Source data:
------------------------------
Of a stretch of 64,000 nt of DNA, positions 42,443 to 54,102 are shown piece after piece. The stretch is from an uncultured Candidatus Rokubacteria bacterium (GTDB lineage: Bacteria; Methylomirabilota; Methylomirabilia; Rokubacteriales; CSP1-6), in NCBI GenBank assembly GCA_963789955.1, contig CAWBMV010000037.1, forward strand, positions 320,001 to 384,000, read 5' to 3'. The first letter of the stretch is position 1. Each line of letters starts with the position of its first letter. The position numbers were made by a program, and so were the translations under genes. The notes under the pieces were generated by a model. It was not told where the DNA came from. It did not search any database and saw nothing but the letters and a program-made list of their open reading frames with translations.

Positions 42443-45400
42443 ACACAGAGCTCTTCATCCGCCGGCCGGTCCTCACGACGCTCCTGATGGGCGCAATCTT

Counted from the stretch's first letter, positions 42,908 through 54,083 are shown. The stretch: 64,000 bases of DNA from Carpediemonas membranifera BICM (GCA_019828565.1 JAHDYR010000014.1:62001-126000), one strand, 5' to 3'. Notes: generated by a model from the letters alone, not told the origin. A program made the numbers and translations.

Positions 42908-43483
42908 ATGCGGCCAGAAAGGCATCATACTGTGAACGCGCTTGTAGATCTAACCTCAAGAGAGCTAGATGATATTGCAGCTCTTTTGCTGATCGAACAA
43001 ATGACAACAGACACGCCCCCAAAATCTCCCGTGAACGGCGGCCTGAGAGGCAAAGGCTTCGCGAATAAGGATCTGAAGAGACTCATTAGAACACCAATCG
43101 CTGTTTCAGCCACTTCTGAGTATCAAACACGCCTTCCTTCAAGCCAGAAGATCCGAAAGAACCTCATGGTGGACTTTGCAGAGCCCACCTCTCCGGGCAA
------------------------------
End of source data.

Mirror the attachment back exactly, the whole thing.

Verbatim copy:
Of a stretch of 64,000 nt of DNA, positions 42,443 to 54,102 are shown piece after piece. The stretch is from an uncultured Candidatus Rokubacteria bacterium (GTDB lineage: Bacteria; Methylomirabilota; Methylomirabilia; Rokubacteriales; CSP1-6), in NCBI GenBank assembly GCA_963789955.1, contig CAWBMV010000037.1, forward strand, positions 320,001 to 384,000, read 5' to 3'. The first letter of the stretch is position 1. Each line of letters starts with the position of its first letter. The position numbers were made by a program, and so were the translations under genes. The notes under the pieces were generated by a model. It was not told where the DNA came from. It did not search any database and saw nothing but the letters and a program-made list of their open reading frames with translations.

Positions 42443-45400
42443 ACACAGAGCTCTTCATCCGCCGGCCGGTCCTCACGACGCTCCTGATGGGCGCAATCTT

Counted from the stretch's first letter, positions 42,908 through 54,083 are shown. The stretch: 64,000 bases of DNA from Carpediemonas membranifera BICM (GCA_019828565.1 JAHDYR010000014.1:62001-126000), one strand, 5' to 3'. Notes: generated by a model from the letters alone, not told the origin. A program made the numbers and translations.

Positions 42908-43483
42908 ATGCGGCCAGAAAGGCATCATACTGTGAACGCGCTTGTAGATCTAACCTCAAGAGAGCTAGATGATATTGCAGCTCTTTTGCTGATCGAACAA
43001 ATGACAACAGACACGCCCCCAAAATCTCCCGTGAACGGCGGCCTGAGAGGCAAAGGCTTCGCGAATAAGGATCTGAAGAGACTCATTAGAACACCAATCG
43101 CTGTTTCAGCCACTTCTGAGTATCAAACACGCCTTCCTTCAAGCCAGAAGATCCGAAAGAACCTCATGGTGGACTTTGCAGAGCCCACCTCTCCGGGCAA